Shenandoah Biography

The founding members of Shenandoah, formed in Muscle Shoals, Alabama, USA, in the mid-80s were Marty Raybon (8 December 1959, Greenville, Alabama, USA; lead vocals), who started out as a bricklayer before joining American Bluegrass Express, where he stayed for nine years before leaving to join Heartbreak Mountain, Jim Seales (b. 20 March 1954, Hamilton, Alabama, USA; guitar), Ralph Ezell (b. 26 June 1953, Union, Mississippi, USA; bass), Stan Thorn (b. 3 March 1959, Kenosha, Wisconsin, USA; keyboards) and Mike McGuire (b. 28 December 1958, Hamilton, Alabama, USA; drums). They were first known as the MGM Band, but after the songwriter Robert Byrne recommended them to the producer Rick Hall (of Fame Studios) and they signed with Columbia Records, they were renamed Shenandoah. Their self-titled 1987 debut included the Top 10 hit ‘She Doesn’t Cry Anymore’, the first recording to introduce Raybon’s powerful singing voice to a wider audience. They made their major commercial breakthrough in the mid-90s. Much of this success was owing to their collaboration with bluegrass artist Alison Krauss, ‘Somewhere In The Vicinity Of The Heart’, which helped make Krauss a major country star. It was included on their Don Cook -produced debut for Capitol Records’ Nashville division, In The Vicinity Of The Heart, which saw them receive several nominations from the Country Music Association Awards committee. Previously the group had suffered numerous trials and tribulations, including bankruptcy (caused by a 1989 law suit over the use of their name), record label changes and the loss of long-standing member Stan Thorn. They filed for bankruptcy but re-emerged with RCA Records in 1992 with two strong albums, Long Time Comin’ and Under The Kudzu, which spawned a number of hits, notably ‘Rock My Baby’, ‘Hey Mister (I Need This Job)’, ‘Leavin’s Been A Long Time Comin’’, ‘Janie Baker’s Love Slave’ and ‘I Want To be Loved Like That’. Thorn left to pursue a career in jazz and in 1994 they topped the country chart with ‘If Bubba Can Dance (I Can Too)’. Following the release of the successful In The Vicinity Of The Heart, the group disintegrated further. Ezell was replaced by Rocky Thacker, and Raybon released a solo album for gospel label Sparrow Records before joining up with his brother Tim for The Raybon Brothers, released by MCA in 1997. Now And Then included lacklustre new recordings of their Columbia material.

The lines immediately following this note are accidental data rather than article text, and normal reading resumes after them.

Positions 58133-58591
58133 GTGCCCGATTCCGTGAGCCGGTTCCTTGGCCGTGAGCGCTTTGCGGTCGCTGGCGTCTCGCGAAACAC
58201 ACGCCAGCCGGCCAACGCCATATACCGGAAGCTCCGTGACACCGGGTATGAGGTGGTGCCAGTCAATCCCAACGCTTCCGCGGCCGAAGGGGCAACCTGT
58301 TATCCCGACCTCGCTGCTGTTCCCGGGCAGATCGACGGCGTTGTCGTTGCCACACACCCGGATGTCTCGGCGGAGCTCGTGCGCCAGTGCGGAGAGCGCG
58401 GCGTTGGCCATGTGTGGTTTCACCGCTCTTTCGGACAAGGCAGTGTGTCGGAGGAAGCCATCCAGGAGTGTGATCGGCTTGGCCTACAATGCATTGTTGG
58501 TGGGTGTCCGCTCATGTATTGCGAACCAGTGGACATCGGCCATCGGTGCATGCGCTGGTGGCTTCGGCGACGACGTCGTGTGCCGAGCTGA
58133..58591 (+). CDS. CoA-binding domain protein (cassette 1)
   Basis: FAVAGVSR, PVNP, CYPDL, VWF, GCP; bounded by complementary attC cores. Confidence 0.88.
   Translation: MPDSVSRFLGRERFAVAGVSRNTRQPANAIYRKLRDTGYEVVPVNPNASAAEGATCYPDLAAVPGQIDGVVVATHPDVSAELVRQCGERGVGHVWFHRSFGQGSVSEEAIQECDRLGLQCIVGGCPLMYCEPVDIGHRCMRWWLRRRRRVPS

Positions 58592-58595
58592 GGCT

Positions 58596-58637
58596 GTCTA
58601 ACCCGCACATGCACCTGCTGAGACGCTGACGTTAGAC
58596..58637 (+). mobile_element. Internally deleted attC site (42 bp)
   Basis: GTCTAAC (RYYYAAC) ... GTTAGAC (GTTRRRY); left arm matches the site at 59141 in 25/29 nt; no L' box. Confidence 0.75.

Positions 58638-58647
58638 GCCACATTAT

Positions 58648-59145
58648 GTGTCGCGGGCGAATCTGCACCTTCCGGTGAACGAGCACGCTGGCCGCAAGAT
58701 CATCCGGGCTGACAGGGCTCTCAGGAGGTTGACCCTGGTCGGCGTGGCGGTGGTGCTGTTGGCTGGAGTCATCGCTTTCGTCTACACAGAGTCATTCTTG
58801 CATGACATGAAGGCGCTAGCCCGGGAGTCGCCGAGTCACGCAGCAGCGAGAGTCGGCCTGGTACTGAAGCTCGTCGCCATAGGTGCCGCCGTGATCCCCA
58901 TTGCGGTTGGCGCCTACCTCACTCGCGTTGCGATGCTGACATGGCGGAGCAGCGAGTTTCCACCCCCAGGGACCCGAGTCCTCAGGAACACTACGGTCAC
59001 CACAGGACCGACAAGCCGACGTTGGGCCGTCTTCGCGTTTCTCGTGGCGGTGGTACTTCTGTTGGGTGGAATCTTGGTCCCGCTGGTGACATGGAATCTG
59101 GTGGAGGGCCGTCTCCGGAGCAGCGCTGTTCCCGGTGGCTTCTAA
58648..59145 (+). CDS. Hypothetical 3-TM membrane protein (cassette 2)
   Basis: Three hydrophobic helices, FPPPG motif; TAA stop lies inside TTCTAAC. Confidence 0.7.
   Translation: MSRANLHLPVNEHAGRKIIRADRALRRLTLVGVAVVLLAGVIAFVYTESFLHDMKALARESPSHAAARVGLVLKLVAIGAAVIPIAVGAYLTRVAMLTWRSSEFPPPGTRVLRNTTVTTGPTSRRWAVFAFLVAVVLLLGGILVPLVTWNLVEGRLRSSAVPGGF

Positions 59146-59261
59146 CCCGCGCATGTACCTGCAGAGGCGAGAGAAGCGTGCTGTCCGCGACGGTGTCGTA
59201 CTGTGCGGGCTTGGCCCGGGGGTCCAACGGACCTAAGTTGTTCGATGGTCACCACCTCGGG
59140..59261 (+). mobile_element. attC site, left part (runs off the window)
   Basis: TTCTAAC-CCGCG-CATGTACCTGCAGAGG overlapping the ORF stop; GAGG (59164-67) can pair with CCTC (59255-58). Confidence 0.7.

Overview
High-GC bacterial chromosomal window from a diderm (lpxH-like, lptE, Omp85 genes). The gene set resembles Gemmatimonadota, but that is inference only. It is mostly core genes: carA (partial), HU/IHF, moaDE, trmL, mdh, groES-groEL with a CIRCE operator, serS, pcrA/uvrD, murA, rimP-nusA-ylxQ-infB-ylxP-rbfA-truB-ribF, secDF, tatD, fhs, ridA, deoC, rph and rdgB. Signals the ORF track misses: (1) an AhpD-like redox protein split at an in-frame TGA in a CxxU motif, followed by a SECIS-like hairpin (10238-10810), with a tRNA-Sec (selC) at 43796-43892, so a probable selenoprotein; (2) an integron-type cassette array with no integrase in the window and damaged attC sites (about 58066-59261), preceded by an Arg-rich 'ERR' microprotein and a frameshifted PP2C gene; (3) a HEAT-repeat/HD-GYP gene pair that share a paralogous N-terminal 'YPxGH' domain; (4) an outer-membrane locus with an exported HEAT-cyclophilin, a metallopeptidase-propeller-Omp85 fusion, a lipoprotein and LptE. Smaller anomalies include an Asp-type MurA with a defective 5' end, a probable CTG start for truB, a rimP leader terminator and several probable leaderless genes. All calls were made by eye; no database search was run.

Source: The Encyclopedia of Popular Music by Colin Larkin. Licensed from Muze.